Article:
|LFW Season Preview 08/09 - Promotion Pushers|
Monday, 30th Jun 2008 22:26
The likes of Birmingham City, Ipswich Town and Wolves you'd expect to see here but to tell you the truth we only really agree on QPR and Sheffield United and had a hard time finding six or seven teams we did think would do well.
Last season – 19th in the Premiership and relegated: One of the odd things about Birmingham’s descent from the Premiership last season was the sense of inevitability about it from early on. Although the side spent most of the season either outside the drop zone or looking closest of the bottom three to safety, there was a continually strong feeling that, behind the scenes, it was all going tits up. Weird struggles in the boardroom, with the owners enthusiastically embracing the concept of doing one with a bundle of used fivers in their back pockets and then finding there weren’t any fivers, an uninspiring manager change (you’ve got to be underperforming if the previous bloke goes to Wigan and outshines you), and rumours of player discord all contributed to a feeling that the Mighty Blues were on their way to the Championship. And now here they are, with what would look like a fantastic squad if only they weren’t all desperately heading for the door.
Bookies’ prediction: 1st – Shortest odds to win the league 5/1 (Ladbrokes), longest 13/2 (Betfred)
The manager: Somebody really should have told Alex McLeish that good reputations can be spoiled very easily by managing bad Premiership clubs, but he had to have his taste of the big time. McLeish did his managerial apprenticeship in Scotland, after playing centre back for Aberdeen for three centuries. His reputation waxed as he led Rangers, the poorer Glasgow ones, to two McMickey Mouse championships and five Scottish cup wins in five seasons. He then took on the Scotland job and came within a gnat’s chuff of winning a place in the Euro-2008 finals, via a basic tactic of defending like mad and hoping for a break away. This worked against France, who they beat 1-0 in Paris but was never going to cut it against the masters of the tactic and Italy duly knocked them out.
McLeish’s arrival at St Andrews in November 2007, along with his assistant Roy Aitken and Andy Watson, was followed by a win at Spurs but things didn’t look good and McLeish bought three players to strengthen the squad in January. James McFadden’s arrival from Everton promised goals but, while spectacular, there weren’t many of them. Argentinean Mauro Zarate arrived on loan, but wasn’t really used until March, after which he looked very good at times.
McLeish is still there at the start of this season, and has received the chairman’s backing, but you have to wonder if he realised what might happen when he jacked in Scotland because he’d always wanted to try his hand in the Prem. The Championship might suit him in some respects, but he’d better do well if he is to either survive the season or discover the escape hatch to another job.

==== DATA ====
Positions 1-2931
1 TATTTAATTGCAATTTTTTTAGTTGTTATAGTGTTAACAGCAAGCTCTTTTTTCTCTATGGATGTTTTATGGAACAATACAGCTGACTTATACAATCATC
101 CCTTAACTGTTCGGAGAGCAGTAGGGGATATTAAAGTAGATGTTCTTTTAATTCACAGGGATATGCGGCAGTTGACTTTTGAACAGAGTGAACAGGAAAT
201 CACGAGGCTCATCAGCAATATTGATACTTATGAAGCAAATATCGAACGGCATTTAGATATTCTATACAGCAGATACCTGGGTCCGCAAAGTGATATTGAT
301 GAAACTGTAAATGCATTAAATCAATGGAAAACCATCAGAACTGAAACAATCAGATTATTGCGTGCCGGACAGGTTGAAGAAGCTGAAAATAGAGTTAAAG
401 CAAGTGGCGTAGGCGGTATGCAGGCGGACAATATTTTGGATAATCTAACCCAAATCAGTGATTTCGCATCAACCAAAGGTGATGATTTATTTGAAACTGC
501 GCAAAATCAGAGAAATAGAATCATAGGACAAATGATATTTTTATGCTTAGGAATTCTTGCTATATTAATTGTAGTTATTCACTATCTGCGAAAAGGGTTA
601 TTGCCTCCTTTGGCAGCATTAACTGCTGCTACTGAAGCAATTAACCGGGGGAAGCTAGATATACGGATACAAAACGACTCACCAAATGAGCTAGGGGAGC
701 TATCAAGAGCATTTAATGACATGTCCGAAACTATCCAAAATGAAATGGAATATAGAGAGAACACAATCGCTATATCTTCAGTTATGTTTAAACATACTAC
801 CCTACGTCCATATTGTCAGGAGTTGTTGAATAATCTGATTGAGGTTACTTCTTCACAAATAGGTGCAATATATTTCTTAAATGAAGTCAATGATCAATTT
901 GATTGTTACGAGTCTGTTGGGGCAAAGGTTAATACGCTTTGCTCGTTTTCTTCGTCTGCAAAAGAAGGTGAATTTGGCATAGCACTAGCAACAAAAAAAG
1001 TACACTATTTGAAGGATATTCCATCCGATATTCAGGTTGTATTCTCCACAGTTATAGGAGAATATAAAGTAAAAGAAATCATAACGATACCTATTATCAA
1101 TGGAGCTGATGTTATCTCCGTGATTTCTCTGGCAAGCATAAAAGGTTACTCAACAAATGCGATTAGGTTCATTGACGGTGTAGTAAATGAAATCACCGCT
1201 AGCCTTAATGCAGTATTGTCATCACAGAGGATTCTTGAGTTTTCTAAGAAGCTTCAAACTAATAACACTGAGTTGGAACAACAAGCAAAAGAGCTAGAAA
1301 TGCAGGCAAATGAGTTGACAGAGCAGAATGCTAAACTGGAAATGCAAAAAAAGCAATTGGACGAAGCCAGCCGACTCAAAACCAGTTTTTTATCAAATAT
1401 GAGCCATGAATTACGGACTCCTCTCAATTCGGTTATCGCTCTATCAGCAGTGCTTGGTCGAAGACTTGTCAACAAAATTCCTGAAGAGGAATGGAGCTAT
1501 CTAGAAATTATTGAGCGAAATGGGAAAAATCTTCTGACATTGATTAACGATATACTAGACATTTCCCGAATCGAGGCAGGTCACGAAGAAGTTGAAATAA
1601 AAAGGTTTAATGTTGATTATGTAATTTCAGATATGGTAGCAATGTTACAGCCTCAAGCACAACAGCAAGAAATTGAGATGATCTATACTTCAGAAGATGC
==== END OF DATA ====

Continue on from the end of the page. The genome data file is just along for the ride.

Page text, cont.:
Survival chances: 4/10
The squad: To say this squad looks reluctant to be with us is to understate things. Two players, Frank Quedrue and Olivier Kapo, didn’t even turn up for the first day’s pre-season training, earning themselves a rap on the knuckles from McLeish and both have since left. Striker James McFadden appears almost Ronaldo-esque in his efforts not to notice the door marked exit and winger Sebastian Larsson is being courted by Premiership clubs. If they reach the end of August with the Mighty Blues it’ll be a miracle. McLeish says he has signings in mind and has already signed 34-year old striker Kevin Phillips on a free from West Brom. Phillips won promotion last season and showed no sign that age is finally catching up with him. He has the natural gifts and striker’s instinct to score 20-plus a season and doesn’t necessarily need the service.
It’s always a bit daunting to look at a squad just down from the Prem, because most of us will have spent the previous year listening to some prat on Sky hyping them all up because they play in the greatest league in the world. Even so, there are some quality names in there and they’ll be worth watching when Rangers play them in October. Liam Ridgewell has a touch of class about him and seemed destined for great things until Martin O’Neill packed his bags for him a year ago. He is a mobile defender who likes to play the ball, which might not mean that he’s best-prepared for the Ben Burgess kicking him in the arse moment but he should have enough in him to do well.
In the midfield, Stuart Parnaby, Lee Carsley, Damian Johnson are all decent players at this level, if leaning a little on the perspiration instead of inspiration side. Where Birmingham may lack badly next season, especially if last season’s player of the year Larsson goes, is in a bit of guile in the middle. Up front, Cameron Jerome offers his brand of quick, thick and big, alongside Phillips. Worryingly for Mighty Blues fans McLeish has also picked up Charlton’s Marcus Bent – perhaps that manager’s mark should be 3/10.
Likely Star Player: Kevin Phillips (striker)
Ins and Outs: Winger Daniel de Ridder (Wigan, free) strikers Olivier Kapo (Wigan, £3.5m) and Mikael Forssel (Hannover, free) are the departures so far. Franck Quecrue, Artur Krysiak, Krystian Pearce and Richard Kingson have all been released. Kevin Phillips (West Brom, free), Marcus Bent (Charlton, £1m), Lee Carsley (Everton, free) and midfielder Kemy Agustien (Alkmaar, loan) are the new faces but they’re in competition with our good selves for Palace midfielder Ben Watson.
Head-to-Head: Birmingham did the double over us last time we played, in 2006/7, when we were pretty awful and they were on their way up. That’s better than the previous season we played, in 2000/01, when the two sides served up a couple of 0-0 draws. We travel to St Andrews first this season, on October 4 in a lunch time Sky match, and then end the month by hosting them on Tuesday October 28th – pity that such attractive fixtures will not take place at 3pm on a Saturday.